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Connecticut School District Adopts One Dress Code for All Students

A spokesperson said the policy was part of an effort to 'make our school system more open and free to all of our students'

The fourth largest school district in Connecticut has adopted one singular dress code for both male and female students.

The Hartford School District approved a “student dress code” at a Board of Education meeting which forgoes any references to “girls” or “boys” and embraces gender-ambiguous language, allowing skirts as an option for any student.

“We made the language a little more general,” Jesse Sugarman, spokesperson for the district, told CT Insider. “Instead of shirts and pants — tops, bottoms, jumpers to allow for a little more flexibility.”

The new, all-student dress code was unanimously adopted on May 16. The district has been actively seeking ways to adopt policies that mandate a culture of inclusivity toward LGBTQ students. According to a survey from the spring of 2022, 69% of families in the district reported their child’s school is “accepting and supportive.”

“We got feedback,” Johnson said. “We went through the public process. The policy is what we came up with. We started with the transgender and non-gender-conforming youth policy. And then came gender expression. Defining what it is and then trying to make our school system more open and free to all of our students.”

In August of 2022, Hartford adopted its Transgender and Gender Non-Conforming Youth policy, which requires school staff not to reveal a student’s decision to identify as transgender or gender nonconforming to anyone unless the student gives permission or if legally required. Schools also must allow students to change their names on any records and require staff to address the student by his or her preferred pronouns.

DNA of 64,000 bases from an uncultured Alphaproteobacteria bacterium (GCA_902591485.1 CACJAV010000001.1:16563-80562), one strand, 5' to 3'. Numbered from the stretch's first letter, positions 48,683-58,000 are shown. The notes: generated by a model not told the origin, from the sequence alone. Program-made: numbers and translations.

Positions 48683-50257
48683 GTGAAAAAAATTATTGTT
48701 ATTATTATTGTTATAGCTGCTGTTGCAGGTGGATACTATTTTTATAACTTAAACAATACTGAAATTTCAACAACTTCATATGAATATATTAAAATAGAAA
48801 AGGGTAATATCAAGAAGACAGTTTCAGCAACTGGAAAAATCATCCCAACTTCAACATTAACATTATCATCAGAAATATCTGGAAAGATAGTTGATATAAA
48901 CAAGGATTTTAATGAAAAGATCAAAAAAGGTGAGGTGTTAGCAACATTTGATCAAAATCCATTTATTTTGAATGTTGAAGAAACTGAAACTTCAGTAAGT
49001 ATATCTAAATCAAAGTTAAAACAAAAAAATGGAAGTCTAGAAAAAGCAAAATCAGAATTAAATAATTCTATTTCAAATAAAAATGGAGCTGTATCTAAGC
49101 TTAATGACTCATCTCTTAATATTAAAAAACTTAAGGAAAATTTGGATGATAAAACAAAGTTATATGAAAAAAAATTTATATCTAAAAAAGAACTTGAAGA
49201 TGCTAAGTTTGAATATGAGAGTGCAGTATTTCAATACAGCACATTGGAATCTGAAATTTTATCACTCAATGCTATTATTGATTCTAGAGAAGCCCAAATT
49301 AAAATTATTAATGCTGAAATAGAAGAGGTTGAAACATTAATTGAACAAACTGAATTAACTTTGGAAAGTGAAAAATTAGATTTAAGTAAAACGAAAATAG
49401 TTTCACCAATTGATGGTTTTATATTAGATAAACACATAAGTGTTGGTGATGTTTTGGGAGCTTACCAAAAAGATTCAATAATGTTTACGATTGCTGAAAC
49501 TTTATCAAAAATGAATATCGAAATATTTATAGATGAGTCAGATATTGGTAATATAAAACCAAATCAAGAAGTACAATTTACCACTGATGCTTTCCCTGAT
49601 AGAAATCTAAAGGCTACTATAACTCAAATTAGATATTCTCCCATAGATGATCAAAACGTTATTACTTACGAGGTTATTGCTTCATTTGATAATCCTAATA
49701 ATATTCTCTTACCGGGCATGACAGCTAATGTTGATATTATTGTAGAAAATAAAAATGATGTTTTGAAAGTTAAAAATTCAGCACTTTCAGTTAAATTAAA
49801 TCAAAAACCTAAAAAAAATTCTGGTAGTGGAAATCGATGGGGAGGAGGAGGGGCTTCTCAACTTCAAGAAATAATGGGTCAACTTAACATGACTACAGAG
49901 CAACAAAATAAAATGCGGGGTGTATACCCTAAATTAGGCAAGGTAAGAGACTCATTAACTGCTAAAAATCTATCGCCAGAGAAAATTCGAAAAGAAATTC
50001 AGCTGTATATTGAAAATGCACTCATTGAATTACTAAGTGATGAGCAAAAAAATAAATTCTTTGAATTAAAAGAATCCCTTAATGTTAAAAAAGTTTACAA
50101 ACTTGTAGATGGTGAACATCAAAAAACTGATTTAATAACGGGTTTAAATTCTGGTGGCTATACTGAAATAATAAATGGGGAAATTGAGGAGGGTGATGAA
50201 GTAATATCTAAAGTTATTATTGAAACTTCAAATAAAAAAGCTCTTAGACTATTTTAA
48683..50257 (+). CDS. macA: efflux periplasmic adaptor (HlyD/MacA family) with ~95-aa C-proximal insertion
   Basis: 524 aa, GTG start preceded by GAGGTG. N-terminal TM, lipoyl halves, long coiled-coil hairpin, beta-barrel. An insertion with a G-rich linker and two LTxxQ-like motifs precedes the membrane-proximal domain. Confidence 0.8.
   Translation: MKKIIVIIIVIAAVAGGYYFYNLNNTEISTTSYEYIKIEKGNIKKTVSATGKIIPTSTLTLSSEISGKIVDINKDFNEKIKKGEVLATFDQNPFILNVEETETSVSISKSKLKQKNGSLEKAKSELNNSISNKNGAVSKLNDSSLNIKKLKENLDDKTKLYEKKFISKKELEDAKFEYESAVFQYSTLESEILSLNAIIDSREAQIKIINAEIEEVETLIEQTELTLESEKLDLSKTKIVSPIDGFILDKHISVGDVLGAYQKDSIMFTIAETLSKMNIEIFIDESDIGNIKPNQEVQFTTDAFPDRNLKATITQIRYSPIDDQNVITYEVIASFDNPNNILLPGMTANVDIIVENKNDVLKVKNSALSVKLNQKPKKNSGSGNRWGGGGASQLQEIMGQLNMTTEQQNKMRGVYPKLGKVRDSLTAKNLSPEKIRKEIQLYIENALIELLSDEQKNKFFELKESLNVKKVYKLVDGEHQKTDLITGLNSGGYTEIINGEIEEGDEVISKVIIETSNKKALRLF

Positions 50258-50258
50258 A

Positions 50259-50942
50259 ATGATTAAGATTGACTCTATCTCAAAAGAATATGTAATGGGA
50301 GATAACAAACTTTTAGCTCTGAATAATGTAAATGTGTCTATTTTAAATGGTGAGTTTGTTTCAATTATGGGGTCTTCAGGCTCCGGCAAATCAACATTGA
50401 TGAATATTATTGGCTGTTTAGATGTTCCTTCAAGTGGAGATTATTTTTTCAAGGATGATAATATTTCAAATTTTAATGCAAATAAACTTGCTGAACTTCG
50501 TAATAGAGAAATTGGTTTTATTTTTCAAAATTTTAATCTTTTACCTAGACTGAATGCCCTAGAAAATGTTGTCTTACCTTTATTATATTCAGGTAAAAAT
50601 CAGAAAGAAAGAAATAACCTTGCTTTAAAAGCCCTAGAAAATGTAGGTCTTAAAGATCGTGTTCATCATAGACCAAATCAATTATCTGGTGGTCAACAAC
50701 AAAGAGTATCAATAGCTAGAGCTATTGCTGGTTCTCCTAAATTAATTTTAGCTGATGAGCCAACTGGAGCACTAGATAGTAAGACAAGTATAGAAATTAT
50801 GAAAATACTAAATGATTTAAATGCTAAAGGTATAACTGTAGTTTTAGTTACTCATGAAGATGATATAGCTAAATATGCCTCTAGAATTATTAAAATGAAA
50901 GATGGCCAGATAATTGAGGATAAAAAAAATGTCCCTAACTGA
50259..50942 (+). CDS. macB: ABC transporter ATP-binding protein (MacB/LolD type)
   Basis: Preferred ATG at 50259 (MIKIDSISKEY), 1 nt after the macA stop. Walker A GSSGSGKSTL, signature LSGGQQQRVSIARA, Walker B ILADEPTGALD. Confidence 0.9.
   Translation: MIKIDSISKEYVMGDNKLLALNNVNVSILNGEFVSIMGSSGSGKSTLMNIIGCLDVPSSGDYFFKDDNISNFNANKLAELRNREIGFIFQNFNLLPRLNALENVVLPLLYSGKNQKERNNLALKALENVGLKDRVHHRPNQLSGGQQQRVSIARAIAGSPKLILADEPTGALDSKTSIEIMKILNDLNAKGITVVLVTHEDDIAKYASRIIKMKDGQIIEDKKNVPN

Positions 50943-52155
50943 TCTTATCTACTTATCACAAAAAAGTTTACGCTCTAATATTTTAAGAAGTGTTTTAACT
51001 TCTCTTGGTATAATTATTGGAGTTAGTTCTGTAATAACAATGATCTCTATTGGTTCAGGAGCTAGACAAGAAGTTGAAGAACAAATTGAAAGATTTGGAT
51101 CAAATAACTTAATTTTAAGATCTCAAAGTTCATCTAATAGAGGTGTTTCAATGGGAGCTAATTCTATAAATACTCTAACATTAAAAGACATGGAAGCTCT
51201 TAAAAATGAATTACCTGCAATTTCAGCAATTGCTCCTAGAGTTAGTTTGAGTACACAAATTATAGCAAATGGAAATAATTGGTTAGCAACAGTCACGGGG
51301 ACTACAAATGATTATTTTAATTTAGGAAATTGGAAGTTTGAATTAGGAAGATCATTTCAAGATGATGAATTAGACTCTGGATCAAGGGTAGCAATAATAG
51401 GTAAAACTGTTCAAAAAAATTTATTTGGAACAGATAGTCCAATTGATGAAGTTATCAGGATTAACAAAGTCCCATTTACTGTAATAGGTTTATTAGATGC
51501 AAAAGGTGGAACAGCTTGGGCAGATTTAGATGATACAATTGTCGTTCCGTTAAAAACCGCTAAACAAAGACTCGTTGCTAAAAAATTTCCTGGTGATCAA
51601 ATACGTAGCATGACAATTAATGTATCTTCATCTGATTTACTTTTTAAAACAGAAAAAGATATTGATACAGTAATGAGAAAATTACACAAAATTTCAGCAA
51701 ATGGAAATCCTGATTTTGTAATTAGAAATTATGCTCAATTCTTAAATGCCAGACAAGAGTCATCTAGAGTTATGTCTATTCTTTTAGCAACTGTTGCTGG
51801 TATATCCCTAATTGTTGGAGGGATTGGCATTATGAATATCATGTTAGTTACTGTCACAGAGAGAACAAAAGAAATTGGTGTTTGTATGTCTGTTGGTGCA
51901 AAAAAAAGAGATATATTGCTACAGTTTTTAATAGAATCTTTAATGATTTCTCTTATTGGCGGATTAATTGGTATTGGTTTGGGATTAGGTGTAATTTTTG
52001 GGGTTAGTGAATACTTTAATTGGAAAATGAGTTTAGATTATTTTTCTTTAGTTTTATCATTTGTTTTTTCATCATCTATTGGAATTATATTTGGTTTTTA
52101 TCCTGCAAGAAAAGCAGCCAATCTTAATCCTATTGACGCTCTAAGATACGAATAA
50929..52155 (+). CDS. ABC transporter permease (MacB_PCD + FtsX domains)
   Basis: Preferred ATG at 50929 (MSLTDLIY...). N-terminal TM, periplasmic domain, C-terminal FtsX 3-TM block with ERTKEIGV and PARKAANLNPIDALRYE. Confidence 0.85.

“In an attempt to remain inclusive, teachers are asked to limit the practice of segregating students by gender, and students will have the option to pick which restroom matches their gender identity,” reports WTNH. “Additionally, students will be able to choose which physical education classes corresponds with their identity, and in schools with dress codes, they have the right to dress in a manner consistent with their gender expression.”

Connecticut has been at the center of disputes over Title IX and on which team transgender-identifying athletes can compete. In 2022, the United States Education Department’s Office for Civil Rights ruled that the statewide policy – which allows biological males who identify as transgender to compete in girls’ sports – violated the rights of female athletes.  

After reviewing a complaint filed by female track runners, the office found the Connecticut Interscholastic Athletic Conference had “denied female student-athletes athletic benefits and opportunities, including advancing to the finals in events, higher level competitions, awards, medals, recognition, and the possibility of greater visibility to colleges and other benefits,” according to NBC Connecticut.

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